Reverting back to Mr James pointing to an increase of $500,000 on the street lighting bill, we argued that if 65-watt energy saver bulbs are used in the system there can be significant savings. We intend to pursue these, but there is no time to adjust, and cutting revenue by $500,000 will require the bridge toll be increased by $2,000 per single axle truck plying the interior route. This increase does not affect the repair of the bridge since it does not change the initial or regular use of the facility. The Prime Minister should indicate how the increase changes the wearing, maintenance and management of the bridge, as he asked the question who will repair the bridge. I believe we have exercised great restraint and judgement in this matter, as we all live here and know the issues. I would not want to elaborate further here, but state that the same resourcefulness used in repairing the bridge must be considered.
This is the direness of the current situation and people are angry. Why is there a feeling that this matter is affecting APNU Lindeners only? No, I can say without any iota of contradiction that all Lindeners dread this move by the government. The government’s slight caused its constituents in Linden to bemoan the lack of consultation.
Let it be known that we will try to resist every effort to divide and rule – a penchant of this regime. Already fingers are pointing at some persons who have been attempting to place some level of reasoning in the process. The fact that it is cutting deep into the flesh of all in Linden makes the issue a cross-cutter, now needing careful navigation by the government and residents.
One of the ways of cushioning the tough life of a dwindling bauxite-mining community‘s fortune is through hire-purchase arrangements. It is well known that Courts and other hire purchase establishments have established worthwhile businesses over the years in Linden and will continue to do so, since the postponed payment system is suited to where there is not enough to make outright purchases. With this electricity scenario, I am sure the system will be looked at to avoid major defaulting, since one begets the other. Electrical appliances need electricity to operate. Then it is no secret that these loans are made on the basis of what one’s disposable income is.
Who is looking out for the community? BOSAI Services Inc, the power provider in Linden is about to install two Wartsila sets (remnants of the OMAI Gold Mines) in addition to its current system of six sets. Is the community going to pay for the increased capacity since we know that electricity billing is a combination of energy and capacity costs? Moreover, these ‘new’ sets will ensure that whatever the power needs are for BOSAI in its expansion phase, will be met. Note that the six sets prior to the installation of two took care of the current needs of both BOSAI and the community. In fact just four of the six were needed at any given time to satisfy current needs. As such there was considerable redundancy (a good thing in power systems) but which is a factored cost in electricity billing.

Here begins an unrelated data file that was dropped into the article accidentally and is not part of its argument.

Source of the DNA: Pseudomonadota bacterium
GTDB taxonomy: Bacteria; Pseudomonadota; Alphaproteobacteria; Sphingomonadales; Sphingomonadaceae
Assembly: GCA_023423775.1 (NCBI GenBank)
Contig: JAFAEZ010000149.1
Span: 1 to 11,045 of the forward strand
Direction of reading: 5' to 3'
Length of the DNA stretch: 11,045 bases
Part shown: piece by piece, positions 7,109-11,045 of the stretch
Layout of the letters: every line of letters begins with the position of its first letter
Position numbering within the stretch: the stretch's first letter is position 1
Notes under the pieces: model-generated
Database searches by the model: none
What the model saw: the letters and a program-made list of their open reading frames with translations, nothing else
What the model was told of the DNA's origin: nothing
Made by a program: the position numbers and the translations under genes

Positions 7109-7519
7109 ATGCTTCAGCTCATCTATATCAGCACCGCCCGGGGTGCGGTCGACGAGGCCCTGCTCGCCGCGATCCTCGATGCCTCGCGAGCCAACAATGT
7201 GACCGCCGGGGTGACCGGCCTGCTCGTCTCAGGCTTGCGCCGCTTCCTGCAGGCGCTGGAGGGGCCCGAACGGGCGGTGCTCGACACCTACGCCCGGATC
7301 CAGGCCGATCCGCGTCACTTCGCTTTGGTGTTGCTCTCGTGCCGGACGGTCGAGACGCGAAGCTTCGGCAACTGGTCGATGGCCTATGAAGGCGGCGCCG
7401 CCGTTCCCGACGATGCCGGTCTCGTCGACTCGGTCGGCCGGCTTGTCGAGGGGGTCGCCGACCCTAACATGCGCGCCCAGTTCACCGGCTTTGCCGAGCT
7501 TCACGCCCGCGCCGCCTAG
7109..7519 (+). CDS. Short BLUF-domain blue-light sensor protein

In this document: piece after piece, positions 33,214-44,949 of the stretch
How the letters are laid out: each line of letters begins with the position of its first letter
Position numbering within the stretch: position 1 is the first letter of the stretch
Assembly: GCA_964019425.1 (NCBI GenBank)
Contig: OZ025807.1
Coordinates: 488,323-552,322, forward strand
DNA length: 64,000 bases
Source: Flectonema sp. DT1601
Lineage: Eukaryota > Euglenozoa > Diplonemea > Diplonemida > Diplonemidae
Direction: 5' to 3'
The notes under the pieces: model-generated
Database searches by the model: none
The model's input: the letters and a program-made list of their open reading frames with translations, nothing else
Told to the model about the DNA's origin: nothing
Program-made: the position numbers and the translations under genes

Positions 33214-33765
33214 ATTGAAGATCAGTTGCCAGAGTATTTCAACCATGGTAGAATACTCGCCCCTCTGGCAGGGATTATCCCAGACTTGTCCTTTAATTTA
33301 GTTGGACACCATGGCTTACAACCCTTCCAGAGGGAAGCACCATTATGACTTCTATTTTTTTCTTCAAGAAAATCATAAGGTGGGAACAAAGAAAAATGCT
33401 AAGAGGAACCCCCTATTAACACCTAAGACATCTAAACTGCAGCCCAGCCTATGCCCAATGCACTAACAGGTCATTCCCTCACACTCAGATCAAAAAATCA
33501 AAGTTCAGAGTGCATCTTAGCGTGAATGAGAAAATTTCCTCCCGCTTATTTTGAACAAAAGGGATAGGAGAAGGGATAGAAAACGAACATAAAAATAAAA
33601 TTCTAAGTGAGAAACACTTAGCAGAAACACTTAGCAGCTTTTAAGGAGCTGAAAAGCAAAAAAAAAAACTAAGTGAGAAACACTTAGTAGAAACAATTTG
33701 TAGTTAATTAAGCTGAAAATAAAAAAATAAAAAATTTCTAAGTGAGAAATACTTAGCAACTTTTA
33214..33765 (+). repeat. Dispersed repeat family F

The second question then arises. Is there any incentive for BOSAI to install a Heavy Fuel Oil system on these diesel sets? My answer is no, because government is paying 60% of the electricity bill and that more than compensates BOSAI Inc to continue using high cost light fuels, as in diesel compared with Bunker C, and still get its needs met. This is not a benevolent service they are providing; it is a business and government must ensure it gets the best.
In 2004 when OMAI (forerunner and seller to BOSAI) was enticing residents to see it as a good corporate citizen, it promised many things. One of these enticements was that the Wartsila sets would have been converted into Heavy Fuel Oil using systems and that this would happen in just two years. We are now eight years down the road and there is no evidence that any of this is going to happen, as the two sets now to be installed, I am told, are not going to be converted right now. This would have been the best time to do that modification. Who in government should be insisting on this modification and at this opportune time? This is dreadful negligence and ‘eyepass’ in relation to the good nature of the residents. In these circumstances the people must stand militant as their national leaders are either grossly neglectful or patently invidious.
In summary, the Council sees grave hardships for its employees and by extension the residents of the town. The initial gradualism in the rate increase was deemed a heavy burden. Now this is a very heavy drop with no gradualism. All segments of the society will feel it and may not be able to survive.